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dc.contributor.supervisor Rodrigues, Hillary Peat, Campbell 2012-07-16T18:26:04Z 2012-07-16T18:26:04Z 2011
dc.description iv, 195 leaves ; 29 cm en_US
dc.description.abstract This study is a comparison of the philosophical systems composed by the Indian philosopher Sankara (788-830 CE), and the Muslim mystic, Ibn Arabi (1165-1240 CE). The primary thesis found in this study is that the conceptual systems constructed by Sankara and Ibn Arabi are not perfectly new creations derived from the core of their mystical realizations. Rather, they contain fundamental pre-existing principles, concepts, and teachings that are expanded upon and placed within a systematic philosophy or theology that is intended to lead others to a state of realization. A selection of these presuppositions are extracted from within each of these thinkers’ philosophical systems and employed as structural indicators. Similarities are highlighted, yet the differences between Sankara and Ibn Arabi’s thought, witnessed within their philosophical systems, lead us to the conclusion that the two mystics inhabited different conceptual space. en_US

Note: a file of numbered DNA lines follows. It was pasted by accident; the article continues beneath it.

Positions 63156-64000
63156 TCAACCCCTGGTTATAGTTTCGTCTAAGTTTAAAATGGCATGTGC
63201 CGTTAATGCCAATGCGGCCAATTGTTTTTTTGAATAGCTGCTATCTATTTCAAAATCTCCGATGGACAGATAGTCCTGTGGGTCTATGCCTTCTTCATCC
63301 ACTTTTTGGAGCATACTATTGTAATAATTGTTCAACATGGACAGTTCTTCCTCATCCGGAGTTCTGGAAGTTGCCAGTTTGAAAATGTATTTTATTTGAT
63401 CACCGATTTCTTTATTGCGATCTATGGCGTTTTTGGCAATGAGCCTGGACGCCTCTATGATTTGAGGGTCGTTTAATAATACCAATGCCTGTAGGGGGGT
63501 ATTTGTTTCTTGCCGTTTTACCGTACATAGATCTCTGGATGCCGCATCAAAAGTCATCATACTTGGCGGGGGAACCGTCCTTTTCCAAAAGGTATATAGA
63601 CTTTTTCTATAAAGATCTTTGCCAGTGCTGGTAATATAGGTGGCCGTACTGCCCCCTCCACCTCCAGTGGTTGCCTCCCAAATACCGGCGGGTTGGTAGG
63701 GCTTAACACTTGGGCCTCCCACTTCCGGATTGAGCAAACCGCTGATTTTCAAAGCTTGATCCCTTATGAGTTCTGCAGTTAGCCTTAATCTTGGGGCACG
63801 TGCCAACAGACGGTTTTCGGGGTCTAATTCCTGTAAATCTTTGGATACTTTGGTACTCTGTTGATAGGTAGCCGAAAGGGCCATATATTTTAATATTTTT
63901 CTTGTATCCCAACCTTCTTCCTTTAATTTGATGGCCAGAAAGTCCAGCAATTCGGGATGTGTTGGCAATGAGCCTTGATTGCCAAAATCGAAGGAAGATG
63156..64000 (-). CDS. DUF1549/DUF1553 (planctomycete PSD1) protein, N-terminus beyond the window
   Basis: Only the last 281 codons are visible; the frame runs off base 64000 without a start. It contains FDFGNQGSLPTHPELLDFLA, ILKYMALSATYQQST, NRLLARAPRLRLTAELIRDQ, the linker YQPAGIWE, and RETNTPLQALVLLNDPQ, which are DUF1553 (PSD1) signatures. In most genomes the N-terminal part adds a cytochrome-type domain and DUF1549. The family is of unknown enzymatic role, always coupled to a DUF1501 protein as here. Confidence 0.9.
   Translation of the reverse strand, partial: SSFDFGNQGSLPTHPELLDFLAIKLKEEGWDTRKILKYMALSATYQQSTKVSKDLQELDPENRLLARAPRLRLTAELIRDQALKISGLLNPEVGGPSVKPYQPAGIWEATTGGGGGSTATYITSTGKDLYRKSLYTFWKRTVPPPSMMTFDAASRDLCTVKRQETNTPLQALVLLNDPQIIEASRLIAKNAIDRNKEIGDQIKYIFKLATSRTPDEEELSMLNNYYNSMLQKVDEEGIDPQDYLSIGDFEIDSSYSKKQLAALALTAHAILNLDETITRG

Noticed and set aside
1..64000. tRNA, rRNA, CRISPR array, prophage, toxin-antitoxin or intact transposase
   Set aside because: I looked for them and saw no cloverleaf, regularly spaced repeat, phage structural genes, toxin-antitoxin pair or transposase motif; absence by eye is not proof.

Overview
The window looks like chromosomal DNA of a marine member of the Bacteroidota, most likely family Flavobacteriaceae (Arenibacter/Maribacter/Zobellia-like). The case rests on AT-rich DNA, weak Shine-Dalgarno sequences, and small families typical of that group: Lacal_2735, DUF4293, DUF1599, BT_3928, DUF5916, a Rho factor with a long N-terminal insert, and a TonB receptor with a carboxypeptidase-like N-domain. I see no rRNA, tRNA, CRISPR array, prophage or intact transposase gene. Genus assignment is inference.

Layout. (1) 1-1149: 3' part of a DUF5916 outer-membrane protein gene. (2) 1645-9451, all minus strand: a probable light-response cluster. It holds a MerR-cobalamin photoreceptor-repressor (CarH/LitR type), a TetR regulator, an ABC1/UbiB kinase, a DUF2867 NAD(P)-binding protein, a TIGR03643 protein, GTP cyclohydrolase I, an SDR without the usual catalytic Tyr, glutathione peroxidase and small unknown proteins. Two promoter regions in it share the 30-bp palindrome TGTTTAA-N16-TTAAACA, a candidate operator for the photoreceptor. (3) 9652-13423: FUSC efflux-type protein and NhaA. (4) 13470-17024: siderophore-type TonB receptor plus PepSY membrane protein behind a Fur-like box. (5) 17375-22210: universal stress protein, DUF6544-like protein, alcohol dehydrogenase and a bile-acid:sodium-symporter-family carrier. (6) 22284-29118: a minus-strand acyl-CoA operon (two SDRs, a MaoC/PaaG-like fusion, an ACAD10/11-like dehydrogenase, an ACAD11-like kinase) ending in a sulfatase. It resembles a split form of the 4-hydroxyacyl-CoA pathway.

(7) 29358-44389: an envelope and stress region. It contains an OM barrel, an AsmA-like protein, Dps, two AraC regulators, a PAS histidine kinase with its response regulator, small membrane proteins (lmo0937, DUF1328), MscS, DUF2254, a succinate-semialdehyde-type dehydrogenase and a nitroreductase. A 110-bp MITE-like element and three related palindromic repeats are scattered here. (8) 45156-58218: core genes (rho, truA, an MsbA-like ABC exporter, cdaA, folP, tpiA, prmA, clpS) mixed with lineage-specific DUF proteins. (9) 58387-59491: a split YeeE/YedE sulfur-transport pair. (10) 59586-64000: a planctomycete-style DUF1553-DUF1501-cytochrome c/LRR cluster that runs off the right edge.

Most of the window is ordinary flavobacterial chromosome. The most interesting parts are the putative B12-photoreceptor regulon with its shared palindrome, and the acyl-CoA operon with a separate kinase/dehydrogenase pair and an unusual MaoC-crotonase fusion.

dc.language.iso en_US en_US
dc.publisher Lethbridge, Alta. : University of Lethbridge, Dept. of Religious Studies, c2011 en_US
dc.relation.ispartofseries Thesis (University of Lethbridge. Faculty of Arts and Science) en_US
dc.subject Śaṅkarācārya en_US
dc.subject Ibn al-ʻArabī,1165-1240 en_US
dc.subject Philosophy, Indic en_US
dc.subject Islamic philosophy en_US
dc.subject Mysticism -- Islam en_US
dc.subject Mysticism -- Hinduism en_US
dc.subject Dissertations, Academic en_US
dc.title Presuppositions in mystical philosophies : an examination of the mystical philosophies of Sankara and Ibn Arabi en_US
dc.type Thesis en_US
dc.publisher.faculty Arts and Science en_US
dc.publisher.department Department of Religious Studies en_US Masters

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